★★★★½ Crack British outfit launches Sydney Opera House’s chamber music series.

The Studio, Sydney Opera House
March 20, 2016

Sydney’s popular Utzon series launched into 2016 with a move round the corner from the usual venue and a substitute on second violin. None of this mattered as the Navarra Quartet is one of Britain’s finest younger ensembles and what the Opera House’s Studio lacks in Harbour views compared with its near neighbour the Utzon Room, it more than makes up for in excellent acoustics. The music didn’t suffer either with the absence on maternity leave of Marije Johnston. Donald Grant, from the Elias Quartet, filled in admirably, a natural fit alongside leader Magnus Johnston, violist Simone van der Giessen and cellist Brian Kane in a programme which ranged from some teenage Mozart to the disturbingly beautiful sound world of Latvian composer Pēteris Vasks, culminating in a vibrant performance of Ravel’s Quartet.

The Navarras have been lauded for their poetic interpretations since they formed at the Royal Northern College of Music in 2002, picking up a swag of awards on the way. They worked closely with such mentors as the Alban Berg Quartet and ProQuartet in Paris and had residencies at the Britten-Peter Pears School in Aldeburgh and at the Verbier Festival in Switzerland. The concert got under way with the sun-filled elegance of Mozart’s youthful G Major Quartet K80, written when he was 15 and on an extended tour of Italy with his father Leopold. He called it a divertimento and it is far removed from the quartets he struggled with when he moved to Vienna. Though lighter and thoroughly charming, the four movements are nevertheless quite substantial and there are plenty of challenging runs for the violins as well as an energetic rondo to finish off.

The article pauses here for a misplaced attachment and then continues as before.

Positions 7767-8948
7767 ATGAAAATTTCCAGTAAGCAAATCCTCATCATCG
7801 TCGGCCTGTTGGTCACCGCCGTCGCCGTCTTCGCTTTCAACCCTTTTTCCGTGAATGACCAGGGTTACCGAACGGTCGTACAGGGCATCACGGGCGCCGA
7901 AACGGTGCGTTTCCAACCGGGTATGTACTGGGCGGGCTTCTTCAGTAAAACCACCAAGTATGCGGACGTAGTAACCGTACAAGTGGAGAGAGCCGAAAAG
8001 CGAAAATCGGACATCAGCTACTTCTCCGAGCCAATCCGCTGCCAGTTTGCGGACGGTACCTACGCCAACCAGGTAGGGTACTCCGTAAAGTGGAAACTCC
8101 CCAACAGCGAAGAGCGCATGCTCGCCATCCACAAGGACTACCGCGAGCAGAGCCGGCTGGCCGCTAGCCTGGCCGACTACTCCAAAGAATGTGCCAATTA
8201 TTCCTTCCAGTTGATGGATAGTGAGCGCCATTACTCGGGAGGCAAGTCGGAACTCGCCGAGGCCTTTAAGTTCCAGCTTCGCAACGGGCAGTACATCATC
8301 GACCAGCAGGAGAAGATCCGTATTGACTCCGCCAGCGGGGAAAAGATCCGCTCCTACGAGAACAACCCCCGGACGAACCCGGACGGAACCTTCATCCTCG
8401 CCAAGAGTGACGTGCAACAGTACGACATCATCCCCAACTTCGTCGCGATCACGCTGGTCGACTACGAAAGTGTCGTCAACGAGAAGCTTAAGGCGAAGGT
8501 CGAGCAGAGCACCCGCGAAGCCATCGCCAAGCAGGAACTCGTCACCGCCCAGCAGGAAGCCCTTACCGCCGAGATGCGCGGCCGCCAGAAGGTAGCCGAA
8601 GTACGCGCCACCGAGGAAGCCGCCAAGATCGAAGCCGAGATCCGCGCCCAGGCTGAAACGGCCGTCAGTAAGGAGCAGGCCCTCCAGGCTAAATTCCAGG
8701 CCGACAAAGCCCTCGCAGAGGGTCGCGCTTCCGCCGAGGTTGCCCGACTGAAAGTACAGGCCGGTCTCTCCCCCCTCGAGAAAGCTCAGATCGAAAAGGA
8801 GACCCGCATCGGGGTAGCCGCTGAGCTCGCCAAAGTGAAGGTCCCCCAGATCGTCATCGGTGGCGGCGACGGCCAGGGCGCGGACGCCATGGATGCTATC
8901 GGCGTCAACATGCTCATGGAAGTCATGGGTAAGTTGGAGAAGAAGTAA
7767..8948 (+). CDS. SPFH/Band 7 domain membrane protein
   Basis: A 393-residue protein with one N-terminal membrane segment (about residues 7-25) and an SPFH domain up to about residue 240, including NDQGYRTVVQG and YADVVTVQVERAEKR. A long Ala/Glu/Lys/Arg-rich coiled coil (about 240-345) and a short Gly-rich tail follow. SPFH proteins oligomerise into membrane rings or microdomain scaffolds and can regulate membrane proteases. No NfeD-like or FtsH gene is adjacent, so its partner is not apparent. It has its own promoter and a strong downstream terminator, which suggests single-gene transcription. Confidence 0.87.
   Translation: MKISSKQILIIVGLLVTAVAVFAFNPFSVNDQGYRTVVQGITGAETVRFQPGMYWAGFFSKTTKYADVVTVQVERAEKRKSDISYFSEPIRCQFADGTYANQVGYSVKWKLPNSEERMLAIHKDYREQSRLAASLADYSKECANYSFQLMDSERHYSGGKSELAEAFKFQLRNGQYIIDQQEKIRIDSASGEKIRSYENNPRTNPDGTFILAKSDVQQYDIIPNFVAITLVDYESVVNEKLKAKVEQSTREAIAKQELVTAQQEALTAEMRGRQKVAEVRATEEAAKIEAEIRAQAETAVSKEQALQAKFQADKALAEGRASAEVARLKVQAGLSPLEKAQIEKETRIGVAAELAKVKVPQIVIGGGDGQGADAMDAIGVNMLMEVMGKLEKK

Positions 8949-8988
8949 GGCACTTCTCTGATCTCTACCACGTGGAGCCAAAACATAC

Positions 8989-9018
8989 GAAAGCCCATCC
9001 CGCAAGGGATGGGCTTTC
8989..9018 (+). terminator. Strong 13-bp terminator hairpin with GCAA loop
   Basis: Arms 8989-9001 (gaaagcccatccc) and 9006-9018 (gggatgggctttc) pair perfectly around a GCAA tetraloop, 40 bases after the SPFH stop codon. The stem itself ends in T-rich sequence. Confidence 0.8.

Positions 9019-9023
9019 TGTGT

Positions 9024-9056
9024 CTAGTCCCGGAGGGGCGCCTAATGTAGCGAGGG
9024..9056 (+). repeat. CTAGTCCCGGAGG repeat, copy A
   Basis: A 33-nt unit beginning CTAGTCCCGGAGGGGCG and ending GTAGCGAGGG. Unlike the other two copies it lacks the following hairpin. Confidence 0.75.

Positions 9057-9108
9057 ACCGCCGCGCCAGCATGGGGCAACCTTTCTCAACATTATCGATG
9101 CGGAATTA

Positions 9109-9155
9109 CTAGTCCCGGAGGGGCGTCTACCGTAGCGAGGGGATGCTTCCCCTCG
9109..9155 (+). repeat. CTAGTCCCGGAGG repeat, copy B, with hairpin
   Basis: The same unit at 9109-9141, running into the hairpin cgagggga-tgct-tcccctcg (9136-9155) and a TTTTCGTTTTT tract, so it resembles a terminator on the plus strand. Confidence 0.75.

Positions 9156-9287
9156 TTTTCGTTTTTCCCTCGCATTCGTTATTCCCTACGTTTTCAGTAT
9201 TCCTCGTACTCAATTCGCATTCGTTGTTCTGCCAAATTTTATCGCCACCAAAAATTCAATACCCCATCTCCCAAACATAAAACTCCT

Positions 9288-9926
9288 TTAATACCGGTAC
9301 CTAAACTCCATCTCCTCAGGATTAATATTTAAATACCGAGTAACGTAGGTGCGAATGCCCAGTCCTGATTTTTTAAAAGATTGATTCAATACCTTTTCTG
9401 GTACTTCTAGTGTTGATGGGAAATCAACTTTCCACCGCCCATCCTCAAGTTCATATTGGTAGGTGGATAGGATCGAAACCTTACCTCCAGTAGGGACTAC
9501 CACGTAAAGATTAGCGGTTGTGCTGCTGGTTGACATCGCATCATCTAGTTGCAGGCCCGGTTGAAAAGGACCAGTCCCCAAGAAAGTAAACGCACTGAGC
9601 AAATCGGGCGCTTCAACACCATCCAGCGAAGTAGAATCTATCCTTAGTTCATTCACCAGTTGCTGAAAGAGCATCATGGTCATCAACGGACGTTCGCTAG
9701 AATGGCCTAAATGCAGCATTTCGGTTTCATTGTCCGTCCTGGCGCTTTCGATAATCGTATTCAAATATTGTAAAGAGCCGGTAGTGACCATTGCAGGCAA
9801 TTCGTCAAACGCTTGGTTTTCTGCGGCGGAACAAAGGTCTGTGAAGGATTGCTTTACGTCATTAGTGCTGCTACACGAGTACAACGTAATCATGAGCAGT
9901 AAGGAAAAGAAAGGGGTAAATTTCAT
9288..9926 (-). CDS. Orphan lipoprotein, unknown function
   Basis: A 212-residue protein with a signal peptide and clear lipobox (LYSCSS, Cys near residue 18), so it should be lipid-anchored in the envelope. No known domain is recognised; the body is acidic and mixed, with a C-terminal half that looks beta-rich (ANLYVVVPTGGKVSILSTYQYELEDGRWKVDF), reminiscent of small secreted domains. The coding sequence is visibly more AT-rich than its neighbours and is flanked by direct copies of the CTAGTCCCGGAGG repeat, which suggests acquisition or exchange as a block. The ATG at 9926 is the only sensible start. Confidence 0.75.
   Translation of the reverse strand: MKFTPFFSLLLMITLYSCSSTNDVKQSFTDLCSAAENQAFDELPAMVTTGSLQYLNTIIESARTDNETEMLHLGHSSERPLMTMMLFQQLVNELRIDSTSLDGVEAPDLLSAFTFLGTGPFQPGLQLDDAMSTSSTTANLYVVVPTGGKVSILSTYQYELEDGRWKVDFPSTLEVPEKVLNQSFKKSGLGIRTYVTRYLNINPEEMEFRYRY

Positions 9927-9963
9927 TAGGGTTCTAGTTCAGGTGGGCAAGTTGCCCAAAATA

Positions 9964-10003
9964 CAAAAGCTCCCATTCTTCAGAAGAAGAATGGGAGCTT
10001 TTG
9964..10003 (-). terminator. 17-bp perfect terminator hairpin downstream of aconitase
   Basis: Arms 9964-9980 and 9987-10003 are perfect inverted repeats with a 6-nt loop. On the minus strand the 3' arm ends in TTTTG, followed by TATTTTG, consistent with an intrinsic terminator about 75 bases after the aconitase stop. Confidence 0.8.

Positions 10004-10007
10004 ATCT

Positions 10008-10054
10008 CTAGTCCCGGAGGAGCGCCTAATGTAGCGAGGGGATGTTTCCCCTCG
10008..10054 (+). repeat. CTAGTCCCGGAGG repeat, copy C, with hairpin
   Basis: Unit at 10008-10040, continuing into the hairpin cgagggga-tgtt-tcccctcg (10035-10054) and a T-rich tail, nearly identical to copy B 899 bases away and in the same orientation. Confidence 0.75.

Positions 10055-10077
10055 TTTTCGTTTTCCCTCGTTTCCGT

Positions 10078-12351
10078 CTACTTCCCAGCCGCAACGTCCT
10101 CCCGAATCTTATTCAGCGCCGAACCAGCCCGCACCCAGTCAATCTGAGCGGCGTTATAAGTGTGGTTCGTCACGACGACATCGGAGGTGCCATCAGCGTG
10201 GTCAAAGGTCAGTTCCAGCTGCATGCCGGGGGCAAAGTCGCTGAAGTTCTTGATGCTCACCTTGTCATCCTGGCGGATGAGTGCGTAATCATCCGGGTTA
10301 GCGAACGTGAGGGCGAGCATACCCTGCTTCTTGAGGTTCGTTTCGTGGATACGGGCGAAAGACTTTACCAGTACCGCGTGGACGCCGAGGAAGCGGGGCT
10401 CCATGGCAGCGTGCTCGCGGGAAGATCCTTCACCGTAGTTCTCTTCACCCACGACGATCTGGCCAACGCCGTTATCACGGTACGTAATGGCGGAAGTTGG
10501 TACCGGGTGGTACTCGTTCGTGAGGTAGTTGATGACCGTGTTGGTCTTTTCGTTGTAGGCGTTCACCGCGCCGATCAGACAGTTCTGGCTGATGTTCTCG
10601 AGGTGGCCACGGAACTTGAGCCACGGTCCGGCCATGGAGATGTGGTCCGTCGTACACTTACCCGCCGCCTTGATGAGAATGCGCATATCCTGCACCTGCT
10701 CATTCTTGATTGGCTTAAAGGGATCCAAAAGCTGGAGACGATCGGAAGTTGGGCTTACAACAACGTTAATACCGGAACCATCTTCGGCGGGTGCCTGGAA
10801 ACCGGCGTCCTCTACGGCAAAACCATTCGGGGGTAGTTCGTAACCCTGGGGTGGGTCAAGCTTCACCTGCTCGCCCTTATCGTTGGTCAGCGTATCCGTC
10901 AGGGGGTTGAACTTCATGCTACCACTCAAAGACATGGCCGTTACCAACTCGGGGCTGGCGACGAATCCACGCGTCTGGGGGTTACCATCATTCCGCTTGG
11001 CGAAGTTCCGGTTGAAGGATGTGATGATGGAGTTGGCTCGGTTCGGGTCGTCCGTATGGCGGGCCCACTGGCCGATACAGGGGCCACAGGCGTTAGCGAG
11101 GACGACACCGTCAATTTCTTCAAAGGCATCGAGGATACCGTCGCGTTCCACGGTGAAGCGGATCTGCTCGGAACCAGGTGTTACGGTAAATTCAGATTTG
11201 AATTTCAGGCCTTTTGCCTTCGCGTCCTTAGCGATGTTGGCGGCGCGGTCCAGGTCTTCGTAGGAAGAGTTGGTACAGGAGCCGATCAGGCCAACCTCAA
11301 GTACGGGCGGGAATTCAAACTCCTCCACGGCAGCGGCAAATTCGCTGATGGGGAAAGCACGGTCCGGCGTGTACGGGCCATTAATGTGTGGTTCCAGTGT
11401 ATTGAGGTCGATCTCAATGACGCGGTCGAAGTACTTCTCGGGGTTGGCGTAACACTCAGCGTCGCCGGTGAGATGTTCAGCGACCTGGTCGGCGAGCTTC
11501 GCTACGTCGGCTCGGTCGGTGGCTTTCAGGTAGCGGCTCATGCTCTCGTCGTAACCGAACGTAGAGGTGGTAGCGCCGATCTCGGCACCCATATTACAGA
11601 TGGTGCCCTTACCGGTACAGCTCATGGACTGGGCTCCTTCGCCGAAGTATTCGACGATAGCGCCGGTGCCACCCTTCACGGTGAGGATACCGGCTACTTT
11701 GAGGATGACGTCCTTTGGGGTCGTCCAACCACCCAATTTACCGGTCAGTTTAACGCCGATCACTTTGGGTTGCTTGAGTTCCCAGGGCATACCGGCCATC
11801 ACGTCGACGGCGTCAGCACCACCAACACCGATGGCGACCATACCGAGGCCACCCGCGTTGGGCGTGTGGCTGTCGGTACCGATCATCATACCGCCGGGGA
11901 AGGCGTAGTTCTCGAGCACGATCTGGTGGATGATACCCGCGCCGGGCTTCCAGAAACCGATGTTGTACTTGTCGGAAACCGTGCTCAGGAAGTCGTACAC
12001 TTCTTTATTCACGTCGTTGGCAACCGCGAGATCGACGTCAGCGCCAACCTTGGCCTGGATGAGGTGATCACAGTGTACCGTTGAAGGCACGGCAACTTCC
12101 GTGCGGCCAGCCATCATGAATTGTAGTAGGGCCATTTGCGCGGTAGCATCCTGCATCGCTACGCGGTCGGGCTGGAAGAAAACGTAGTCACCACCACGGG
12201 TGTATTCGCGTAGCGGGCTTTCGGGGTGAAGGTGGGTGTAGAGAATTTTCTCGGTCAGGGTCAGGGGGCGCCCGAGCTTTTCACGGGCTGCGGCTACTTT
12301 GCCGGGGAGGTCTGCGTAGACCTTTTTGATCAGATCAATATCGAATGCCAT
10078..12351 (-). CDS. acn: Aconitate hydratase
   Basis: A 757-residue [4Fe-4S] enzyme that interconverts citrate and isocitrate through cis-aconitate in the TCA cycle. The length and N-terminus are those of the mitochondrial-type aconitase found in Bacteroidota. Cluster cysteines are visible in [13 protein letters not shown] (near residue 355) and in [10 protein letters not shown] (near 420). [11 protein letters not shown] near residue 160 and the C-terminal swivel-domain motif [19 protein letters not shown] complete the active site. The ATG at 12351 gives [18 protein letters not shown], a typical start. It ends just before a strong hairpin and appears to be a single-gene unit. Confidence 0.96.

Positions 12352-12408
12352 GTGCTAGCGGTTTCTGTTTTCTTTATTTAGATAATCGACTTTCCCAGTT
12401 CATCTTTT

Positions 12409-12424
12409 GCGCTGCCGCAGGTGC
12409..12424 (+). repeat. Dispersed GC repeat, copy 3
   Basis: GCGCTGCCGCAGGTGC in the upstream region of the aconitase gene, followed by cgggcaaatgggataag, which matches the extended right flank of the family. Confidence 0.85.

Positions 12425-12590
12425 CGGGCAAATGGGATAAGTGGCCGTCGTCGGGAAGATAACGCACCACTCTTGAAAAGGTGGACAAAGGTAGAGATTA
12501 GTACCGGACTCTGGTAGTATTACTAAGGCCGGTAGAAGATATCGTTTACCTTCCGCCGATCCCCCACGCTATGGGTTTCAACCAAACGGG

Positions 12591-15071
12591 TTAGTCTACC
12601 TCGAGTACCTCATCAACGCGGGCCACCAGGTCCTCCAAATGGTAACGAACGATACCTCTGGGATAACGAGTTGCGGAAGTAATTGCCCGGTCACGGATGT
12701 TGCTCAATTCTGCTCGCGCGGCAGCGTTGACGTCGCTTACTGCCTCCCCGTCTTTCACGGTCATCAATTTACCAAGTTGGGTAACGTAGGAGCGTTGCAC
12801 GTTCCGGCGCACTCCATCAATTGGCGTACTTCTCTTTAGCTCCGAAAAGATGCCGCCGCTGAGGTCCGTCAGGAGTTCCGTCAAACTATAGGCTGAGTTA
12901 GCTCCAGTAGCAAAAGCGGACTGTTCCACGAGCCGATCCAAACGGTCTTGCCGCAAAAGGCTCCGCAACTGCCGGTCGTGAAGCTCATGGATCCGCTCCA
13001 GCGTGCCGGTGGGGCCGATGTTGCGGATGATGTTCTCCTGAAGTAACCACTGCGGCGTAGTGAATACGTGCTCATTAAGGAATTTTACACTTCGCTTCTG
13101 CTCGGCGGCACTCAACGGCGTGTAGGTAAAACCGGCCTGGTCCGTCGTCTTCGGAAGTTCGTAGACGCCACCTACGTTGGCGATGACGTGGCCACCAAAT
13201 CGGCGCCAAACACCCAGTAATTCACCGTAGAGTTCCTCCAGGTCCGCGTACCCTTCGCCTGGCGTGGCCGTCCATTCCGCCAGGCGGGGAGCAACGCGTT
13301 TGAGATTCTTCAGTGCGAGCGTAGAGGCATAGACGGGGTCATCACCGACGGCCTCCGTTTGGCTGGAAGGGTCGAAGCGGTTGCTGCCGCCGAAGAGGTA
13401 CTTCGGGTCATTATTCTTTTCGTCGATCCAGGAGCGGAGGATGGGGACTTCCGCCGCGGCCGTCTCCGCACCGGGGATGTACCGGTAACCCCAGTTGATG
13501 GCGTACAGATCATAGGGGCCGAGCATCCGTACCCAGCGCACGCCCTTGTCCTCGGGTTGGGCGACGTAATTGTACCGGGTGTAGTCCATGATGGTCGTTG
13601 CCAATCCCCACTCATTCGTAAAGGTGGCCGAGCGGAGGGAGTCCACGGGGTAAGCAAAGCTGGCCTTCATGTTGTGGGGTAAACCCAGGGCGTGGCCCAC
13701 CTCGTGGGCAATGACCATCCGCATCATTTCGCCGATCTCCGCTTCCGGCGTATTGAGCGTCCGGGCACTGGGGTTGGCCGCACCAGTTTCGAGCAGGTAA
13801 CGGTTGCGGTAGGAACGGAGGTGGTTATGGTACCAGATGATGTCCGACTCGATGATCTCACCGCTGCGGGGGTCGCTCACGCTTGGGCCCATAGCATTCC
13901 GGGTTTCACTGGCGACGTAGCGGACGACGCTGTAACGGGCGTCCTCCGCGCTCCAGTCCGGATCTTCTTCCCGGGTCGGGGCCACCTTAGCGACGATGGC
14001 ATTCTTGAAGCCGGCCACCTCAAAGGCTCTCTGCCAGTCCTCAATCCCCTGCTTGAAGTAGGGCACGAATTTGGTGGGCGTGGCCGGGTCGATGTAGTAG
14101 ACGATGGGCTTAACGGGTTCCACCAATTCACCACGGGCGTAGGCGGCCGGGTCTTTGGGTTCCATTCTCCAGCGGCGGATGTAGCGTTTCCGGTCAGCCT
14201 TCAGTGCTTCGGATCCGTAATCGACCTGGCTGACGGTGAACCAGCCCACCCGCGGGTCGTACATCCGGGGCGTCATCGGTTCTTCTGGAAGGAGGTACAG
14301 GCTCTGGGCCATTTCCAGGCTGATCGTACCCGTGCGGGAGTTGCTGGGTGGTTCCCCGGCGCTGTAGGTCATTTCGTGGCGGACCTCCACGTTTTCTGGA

The group worked closely with Vasks when they recorded his three string quartets a few years ago (sadly the album is out of print but you can download it). The 70-year-old Latvian was the son of a clergyman and he suffered as a result under the harsh Soviet regime. His Third Quartet is, the composer says, an illustration of how the artist can “find a way out of the crisis of his time, towards affirmation, towards faith”. As Johnston said, introducing a work which no one in the audience had heard before, Vasks brings to us a world of great beauty one moment and shocking dissonance the next. “In it we hear gunfire and chorales,” he said. Those spacious chorales, sometimes accompanied by Messiaen-like bird sounds, gradually build in intensity from a serene beginning. In the second movement there are echoes of Bartók with some folk themes, before the bleak and anguished slow movement leads into a finale with its stabbing dissonances (guns going off) tapering off into a distant reprise of the chorale. Like Schnittke, Vasks takes the listener on a harrowing but ultimately uplifting journey in which shards of beauty pierce the darkness, and it is hard to imagine this work being played better. 

Very little darkness but plenty of colour in the final work, Ravel’s ever-popular Quartet. Here the Navarras gave us a gorgeous performance with astute attention to every detail.


Next up in the series is violinist Michael Barenboim at the Utzon Room on Sunday, April 17, at 3pm.

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